The coronavirus disease 2019 (COVID-19) pandemic rapidly spread globally. Severe acute respiratory syndrome coronavirus 2 (SARS-CoV-2), which causes COVID-19, is a positive-sense single-stranded RNA virus with a reported fatality rate ranging from 1% to 7%, and people with immune-compromised conditions, children, and older adults are particularly vulnerable. Respiratory failure and cytokine storm-induced multiple organ failure are the major causes of death. This article highlights the innate and adaptive immune mechanisms of host cells activated in response to SARS-CoV-2 infection and possible therapeutic approaches against COVID-19. Some potential drugs proven to be effective for other viral diseases are under clinical trials now for use against COVID-19. Examples include inhibitors of RNA-dependent RNA polymerase (remdesivir, favipiravir, ribavirin), viral protein synthesis (ivermectin, lopinavir/ ritonavir), and fusion of the viral membrane with host cells (chloroquine, hydroxychloroquine, nitazoxanide, and umifenovir). This article also presents the intellectual groundwork for the ongoing development of vaccines in preclinical and clinical trials, explaining potential candidates (live attenuated-whole virus vaccines, inactivated vaccines, subunit vaccines, DNAbased vaccines, protein-based vaccines, nanoparticle-based vaccines, virus-like particles and mRNA-based vaccines). Designing and developing an effective vaccine (both prophylactic and therapeutic) would be a long-term solution and the most effective way to eliminate the COVID-19 pandemic.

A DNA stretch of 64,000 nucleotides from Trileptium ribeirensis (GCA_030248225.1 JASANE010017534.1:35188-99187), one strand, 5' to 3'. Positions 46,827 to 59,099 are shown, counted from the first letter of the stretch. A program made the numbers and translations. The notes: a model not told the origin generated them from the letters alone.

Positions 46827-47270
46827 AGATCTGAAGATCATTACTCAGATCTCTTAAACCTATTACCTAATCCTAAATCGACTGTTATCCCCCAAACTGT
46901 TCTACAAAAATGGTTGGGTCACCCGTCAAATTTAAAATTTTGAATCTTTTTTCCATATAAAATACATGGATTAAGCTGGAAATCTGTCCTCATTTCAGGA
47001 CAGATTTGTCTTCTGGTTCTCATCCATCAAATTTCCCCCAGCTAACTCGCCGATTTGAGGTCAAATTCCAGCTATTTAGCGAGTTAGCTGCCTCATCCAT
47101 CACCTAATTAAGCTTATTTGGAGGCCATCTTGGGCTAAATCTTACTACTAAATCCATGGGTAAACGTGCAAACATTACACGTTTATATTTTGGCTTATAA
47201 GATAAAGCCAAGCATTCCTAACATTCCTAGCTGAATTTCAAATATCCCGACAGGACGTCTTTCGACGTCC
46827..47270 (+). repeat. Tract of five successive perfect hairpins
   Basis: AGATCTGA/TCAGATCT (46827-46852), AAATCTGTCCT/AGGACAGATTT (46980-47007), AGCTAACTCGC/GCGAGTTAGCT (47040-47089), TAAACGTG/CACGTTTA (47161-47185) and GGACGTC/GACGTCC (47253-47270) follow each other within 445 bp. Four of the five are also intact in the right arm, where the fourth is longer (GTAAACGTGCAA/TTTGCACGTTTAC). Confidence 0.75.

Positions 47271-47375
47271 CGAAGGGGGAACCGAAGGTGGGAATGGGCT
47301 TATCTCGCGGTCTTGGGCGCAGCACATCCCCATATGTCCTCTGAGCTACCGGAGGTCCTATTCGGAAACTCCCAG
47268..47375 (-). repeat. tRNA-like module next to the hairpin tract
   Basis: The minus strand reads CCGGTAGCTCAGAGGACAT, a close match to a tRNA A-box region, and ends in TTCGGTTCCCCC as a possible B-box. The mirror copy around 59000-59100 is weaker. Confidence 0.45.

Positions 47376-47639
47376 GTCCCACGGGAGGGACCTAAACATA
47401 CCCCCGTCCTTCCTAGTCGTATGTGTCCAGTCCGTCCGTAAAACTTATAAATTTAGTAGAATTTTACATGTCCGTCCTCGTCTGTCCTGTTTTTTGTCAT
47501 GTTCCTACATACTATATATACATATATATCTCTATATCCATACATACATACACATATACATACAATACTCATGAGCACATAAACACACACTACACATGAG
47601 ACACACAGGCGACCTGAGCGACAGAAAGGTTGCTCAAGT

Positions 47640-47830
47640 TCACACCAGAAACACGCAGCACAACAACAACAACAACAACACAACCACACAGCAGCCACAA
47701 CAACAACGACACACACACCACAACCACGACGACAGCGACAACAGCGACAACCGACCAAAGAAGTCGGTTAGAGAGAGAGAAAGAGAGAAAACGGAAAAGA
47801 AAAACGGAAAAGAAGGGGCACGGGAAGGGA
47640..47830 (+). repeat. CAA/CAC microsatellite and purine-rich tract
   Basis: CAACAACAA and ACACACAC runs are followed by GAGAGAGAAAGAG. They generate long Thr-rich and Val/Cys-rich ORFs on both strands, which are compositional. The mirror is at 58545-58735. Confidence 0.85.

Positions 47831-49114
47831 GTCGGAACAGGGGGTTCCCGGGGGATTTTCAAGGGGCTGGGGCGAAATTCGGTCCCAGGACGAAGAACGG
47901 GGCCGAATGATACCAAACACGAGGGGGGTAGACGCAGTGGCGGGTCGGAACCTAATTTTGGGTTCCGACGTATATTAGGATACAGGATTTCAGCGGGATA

Original Articles
COVID-19 outbreak response at a nursing hospital in South Korea in the post-vaccination era, including an estimation of the effectiveness of the first shot of the Oxford-AstraZeneca COVID-19 vaccine (ChAdOx1-S)
Chanhee Kim, Geon Kang, Sun Gu Kang, Heeyoung Lee
Osong Public Health Res Perspect. 2022;13(2):114-122.   Published online April 26, 2022
DOI: https://doi.org/10.24171/j.phrp.2021.0262
  • 1,627 View
  • 63 Download
AbstractAbstract PDF
Objectives
We descriptively reviewed a coronavirus disease 2019 (COVID-19) outbreak at a nursing hospital in Gyeonggi Province (South Korea) and assessed the effectiveness of the first dose of the Oxford-AstraZeneca vaccine in a real-world population. Methods: The general process of the epidemiological investigation included a public health intervention. The relative risk (RR) of vaccinated and unvaccinated groups was calculated and compared to confirm the risk of severe acute respiratory syndrome coronavirus-2 (SARSCoV-2) infection, and vaccine effectiveness was evaluated based on the calculated RR. Results: The population at risk was confined to ward E among 8 wards of Hospital X, where the outbreak occurred. This population comprised 55 people, including 39 patients, 12 nurses, and 4 caregivers, and 19 cases were identified. The RR between the vaccinated and unvaccinated groups was 0.04, resulting in a vaccine effectiveness of 95.3%. The vaccination rate of the nonpatients in ward E was the lowest in the entire hospital, whereas the overall vaccination rate of the combined patient and non-patient groups in ward E was the third lowest. Conclusion: The first dose of the Oxford-AstraZeneca vaccine (ChAdOx1-S) was effective in preventing SARS-CoV-2 infection. To prevent COVID-19 outbreaks in medical facilities, it is important to prioritize the vaccination of healthcare providers.
Phylogenetic and genome-wide mutational analysis of SARS-CoV-2 strains circulating in Nigeria: no implications for attenuated COVID-19 outcomes
Daniel B. Kolawole, Malachy I. Okeke
Osong Public Health Res Perspect. 2022;13(2):101-113.   Published online April 22, 2022
DOI: https://doi.org/10.24171/j.phrp.2021.0329
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Graphical AbstractGraphical Abstract AbstractAbstract PDF
Objectives